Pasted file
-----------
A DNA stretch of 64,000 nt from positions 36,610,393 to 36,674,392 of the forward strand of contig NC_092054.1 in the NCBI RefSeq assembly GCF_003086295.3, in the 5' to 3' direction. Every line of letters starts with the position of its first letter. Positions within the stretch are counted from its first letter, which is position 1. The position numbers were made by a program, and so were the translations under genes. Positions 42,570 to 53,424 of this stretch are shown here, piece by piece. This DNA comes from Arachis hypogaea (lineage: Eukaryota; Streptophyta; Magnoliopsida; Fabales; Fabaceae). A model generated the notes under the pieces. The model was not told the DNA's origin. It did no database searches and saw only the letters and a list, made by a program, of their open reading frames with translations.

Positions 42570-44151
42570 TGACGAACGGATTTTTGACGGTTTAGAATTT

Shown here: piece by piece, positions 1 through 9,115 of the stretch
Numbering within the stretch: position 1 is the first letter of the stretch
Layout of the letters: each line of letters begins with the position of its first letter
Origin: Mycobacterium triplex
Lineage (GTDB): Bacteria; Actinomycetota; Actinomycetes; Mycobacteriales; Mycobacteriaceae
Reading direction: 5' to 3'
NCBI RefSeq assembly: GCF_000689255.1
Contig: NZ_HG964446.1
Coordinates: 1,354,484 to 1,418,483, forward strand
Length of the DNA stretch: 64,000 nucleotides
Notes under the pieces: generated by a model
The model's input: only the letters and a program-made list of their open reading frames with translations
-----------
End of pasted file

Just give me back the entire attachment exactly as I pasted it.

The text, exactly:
A DNA stretch of 64,000 nt from positions 36,610,393 to 36,674,392 of the forward strand of contig NC_092054.1 in the NCBI RefSeq assembly GCF_003086295.3, in the 5' to 3' direction. Every line of letters starts with the position of its first letter. Positions within the stretch are counted from its first letter, which is position 1. The position numbers were made by a program, and so were the translations under genes. Positions 42,570 to 53,424 of this stretch are shown here, piece by piece. This DNA comes from Arachis hypogaea (lineage: Eukaryota; Streptophyta; Magnoliopsida; Fabales; Fabaceae). A model generated the notes under the pieces. The model was not told the DNA's origin. It did no database searches and saw only the letters and a list, made by a program, of their open reading frames with translations.

Positions 42570-44151
42570 TGACGAACGGATTTTTGACGGTTTAGAATTT

Shown here: piece by piece, positions 1 through 9,115 of the stretch
Numbering within the stretch: position 1 is the first letter of the stretch
Layout of the letters: each line of letters begins with the position of its first letter
Origin: Mycobacterium triplex
Lineage (GTDB): Bacteria; Actinomycetota; Actinomycetes; Mycobacteriales; Mycobacteriaceae
Reading direction: 5' to 3'
NCBI RefSeq assembly: GCF_000689255.1
Contig: NZ_HG964446.1
Coordinates: 1,354,484 to 1,418,483, forward strand
Length of the DNA stretch: 64,000 nucleotides
Notes under the pieces: generated by a model
The model's input: only the letters and a program-made list of their open reading frames with translations